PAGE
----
Tag Archives: chimamanda ngozi adichie

Chimamanda Ngozi Adichie – The Afropolitan Anthropologist

This month the Afro-library is spotlighting Chimamanda Ngozi Adichie, one of the best-selling contemporary writers of Afro-literary fiction.

I find Chimamanda to be one of today’s most introspective and insightful writers on race and culture. In addition to having a keen ability to create an engaging story, she unabashedly incorporates social commentary into each of her novels and short stories – sometimes, arguably, at the risk of artistic excellence. But the fact remains that her ability to conceptualize society’s idiosyncrasies is perhaps her greatest strength. She is the perfect example of an afropolitan author with the heart of an anthropologist.

After digging through the Afro-library bookshelves, we came up with a few samples that best illustrate Chimamanda’s unique voice. Check out these quotes, add your own, or simply tell us what you think of her work.

Fiction
“…humility had always seemed to him a specious thing, invented for the comfort of others; you were praised for humility by people because you did not make them feel any more lacking than they already did.” (Purple Hibiscus)

“He tried to visualize a heaven, a God seated on a throne, but could not. Yet the alternative vision, that death was nothing but an endless silence, seemed unlikely. There was a part of him that dreamed, and he was not sure if that part could ever retreat into an interminable silence. Death would be a complete knowingness, but what frightened him was this: not knowing beforehand what it was he would know.” (Half of a Yellow Sun)

“You did not want him to go to Nigeria, to add it to the list of countries where he went to gawk at the lives of poor people who could never gawk back at his life.” (The Thing Around Your Neck)

“Poverty was a gleaming thing; she could not conceive of poor people being vicious or nasty because their poverty had canonized them them, and the greatest saints were the foreign poor.” (Americanah)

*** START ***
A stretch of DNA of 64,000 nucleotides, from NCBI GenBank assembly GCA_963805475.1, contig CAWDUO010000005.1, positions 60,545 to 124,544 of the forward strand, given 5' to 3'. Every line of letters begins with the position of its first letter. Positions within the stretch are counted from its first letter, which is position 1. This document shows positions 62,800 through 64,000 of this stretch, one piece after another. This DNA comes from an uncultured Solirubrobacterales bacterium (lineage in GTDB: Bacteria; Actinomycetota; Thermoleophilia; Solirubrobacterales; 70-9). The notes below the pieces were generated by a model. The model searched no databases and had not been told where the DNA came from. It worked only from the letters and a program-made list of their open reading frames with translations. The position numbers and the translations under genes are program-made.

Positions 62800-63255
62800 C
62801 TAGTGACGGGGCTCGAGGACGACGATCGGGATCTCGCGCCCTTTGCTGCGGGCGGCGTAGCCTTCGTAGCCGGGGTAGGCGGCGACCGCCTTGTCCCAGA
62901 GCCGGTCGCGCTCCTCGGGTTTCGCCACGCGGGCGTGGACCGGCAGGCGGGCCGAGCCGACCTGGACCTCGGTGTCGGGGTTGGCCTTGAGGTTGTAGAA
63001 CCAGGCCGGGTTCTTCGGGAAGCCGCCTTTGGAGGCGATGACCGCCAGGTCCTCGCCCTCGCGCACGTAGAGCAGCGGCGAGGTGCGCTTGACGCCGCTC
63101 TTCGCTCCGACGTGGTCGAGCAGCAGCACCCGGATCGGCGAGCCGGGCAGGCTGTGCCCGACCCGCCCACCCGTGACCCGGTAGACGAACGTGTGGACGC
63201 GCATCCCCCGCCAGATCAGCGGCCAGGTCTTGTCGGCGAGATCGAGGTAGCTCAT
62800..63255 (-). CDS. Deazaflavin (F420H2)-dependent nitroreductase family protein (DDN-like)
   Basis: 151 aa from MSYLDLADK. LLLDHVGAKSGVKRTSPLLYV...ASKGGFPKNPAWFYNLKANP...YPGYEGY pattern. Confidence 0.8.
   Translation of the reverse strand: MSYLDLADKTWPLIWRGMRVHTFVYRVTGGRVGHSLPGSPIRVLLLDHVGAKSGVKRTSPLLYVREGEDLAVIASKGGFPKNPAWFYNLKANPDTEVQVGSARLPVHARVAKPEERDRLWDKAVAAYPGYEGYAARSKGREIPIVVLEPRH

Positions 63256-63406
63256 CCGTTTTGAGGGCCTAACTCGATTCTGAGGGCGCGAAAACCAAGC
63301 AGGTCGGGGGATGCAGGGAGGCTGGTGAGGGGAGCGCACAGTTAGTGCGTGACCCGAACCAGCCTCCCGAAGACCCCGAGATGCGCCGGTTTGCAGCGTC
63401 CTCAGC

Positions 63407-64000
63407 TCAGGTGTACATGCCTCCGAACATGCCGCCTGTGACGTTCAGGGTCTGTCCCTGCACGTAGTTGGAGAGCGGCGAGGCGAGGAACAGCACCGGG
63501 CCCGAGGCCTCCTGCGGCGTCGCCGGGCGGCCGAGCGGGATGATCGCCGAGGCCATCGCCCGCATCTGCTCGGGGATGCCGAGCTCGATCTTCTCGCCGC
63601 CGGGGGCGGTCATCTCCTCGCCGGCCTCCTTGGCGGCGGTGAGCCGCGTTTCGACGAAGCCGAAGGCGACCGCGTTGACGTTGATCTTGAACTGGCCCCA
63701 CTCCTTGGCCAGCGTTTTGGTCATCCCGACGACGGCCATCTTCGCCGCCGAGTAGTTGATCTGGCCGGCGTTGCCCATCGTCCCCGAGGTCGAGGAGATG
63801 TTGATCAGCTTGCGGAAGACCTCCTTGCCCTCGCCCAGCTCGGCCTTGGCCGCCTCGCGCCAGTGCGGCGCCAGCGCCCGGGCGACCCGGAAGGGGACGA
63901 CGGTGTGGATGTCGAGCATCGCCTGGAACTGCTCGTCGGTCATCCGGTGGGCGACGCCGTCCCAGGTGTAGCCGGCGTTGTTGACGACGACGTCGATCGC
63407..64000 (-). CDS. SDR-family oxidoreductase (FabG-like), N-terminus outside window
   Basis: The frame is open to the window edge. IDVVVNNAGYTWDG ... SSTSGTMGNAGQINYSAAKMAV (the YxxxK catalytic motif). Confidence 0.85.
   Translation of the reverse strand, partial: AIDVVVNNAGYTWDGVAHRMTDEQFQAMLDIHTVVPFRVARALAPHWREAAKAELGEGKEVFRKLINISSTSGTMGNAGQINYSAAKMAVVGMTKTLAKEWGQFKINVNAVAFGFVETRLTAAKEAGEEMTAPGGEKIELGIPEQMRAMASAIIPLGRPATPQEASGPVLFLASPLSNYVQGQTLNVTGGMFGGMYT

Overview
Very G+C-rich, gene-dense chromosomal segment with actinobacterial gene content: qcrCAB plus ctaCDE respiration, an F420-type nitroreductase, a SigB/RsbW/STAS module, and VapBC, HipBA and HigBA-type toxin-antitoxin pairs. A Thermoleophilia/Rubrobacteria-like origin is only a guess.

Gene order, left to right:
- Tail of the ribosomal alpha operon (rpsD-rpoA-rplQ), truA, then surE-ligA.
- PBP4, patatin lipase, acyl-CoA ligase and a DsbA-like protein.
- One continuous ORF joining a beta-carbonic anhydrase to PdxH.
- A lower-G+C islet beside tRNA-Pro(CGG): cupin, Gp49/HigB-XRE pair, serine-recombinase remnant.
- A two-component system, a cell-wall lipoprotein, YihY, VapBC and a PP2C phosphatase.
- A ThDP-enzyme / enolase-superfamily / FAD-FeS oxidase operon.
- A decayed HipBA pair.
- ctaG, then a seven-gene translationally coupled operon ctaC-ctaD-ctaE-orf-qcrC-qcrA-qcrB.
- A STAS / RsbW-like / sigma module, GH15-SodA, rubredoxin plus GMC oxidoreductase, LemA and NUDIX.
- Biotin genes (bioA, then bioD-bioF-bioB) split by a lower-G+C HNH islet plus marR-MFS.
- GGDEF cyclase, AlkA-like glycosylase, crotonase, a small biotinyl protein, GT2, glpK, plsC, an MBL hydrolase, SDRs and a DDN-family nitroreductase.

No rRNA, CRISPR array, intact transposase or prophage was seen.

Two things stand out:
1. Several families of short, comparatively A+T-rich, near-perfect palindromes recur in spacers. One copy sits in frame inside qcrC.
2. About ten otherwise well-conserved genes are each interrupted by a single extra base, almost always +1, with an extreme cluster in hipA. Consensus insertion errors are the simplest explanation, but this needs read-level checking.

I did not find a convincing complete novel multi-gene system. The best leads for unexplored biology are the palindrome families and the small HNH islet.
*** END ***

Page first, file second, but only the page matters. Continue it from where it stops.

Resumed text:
TED Talks and Other Quotables
“Power is the ability not just to tell the story of another person, but to make it the definitive story of that person.”

“The single story creates stereotypes, and the problem with stereotypes is not that they are untrue, but that they are incomplete. They make one story become the only story.”

Advertisements

Leave a comment

Filed under African Lit

Re-Blog: Love It or Hate It

Thanks to @lifeofafemalebibliophile for posting these questions!

Check out her link below: http://lifeofafemalebibliophile.wordpress.com/2013/11/07/book-tag-thursday-love-it-or-hate-it/

1. Biggest literary let-down?

– Toni Morrison’s long awaited comeback: Love, A Mercy, and Home 😦

2. Books that you liked that other people hated?

  • The Pillars of the Earth – Ken Follett

3. Best Quotes?

Not sure if these are my absolute favorites, but the below (afro-lit) quotes have been on my mind lately:

“This was love: a string of coincidences that gathered significance and became miracles”- Chimamanda Ngozi Adichie, Half of a Yellow Sun

“Love is like the rain . . . if you’re not careful it will drown you.” – Edwidge, Danticat, Breath, Eyes, Memory

“Don’t ever think I fell for you, or fell over you. I didn’t fall in love, I rose in it.” – Toni Morrison, Jazz

4. Worst Quotes?

Stumped on this one . . . sorry!

5. Books you didn’t finish?

I simply could not get into it…

    • The Kite Runner

***ducks for cover***

6. What book have you read the most times?

Toni Morrison’s The Bluest Eye (3 times . . . and it’s better each time)

7. Series where the first book was amazing but went downhill from there?

I was crazy about the Left Behind series when I was in high school.  I read the first four and then abandoned the brand :-(.  The made-for-tv movies are even worse.

4 Comments

Filed under Uncategorized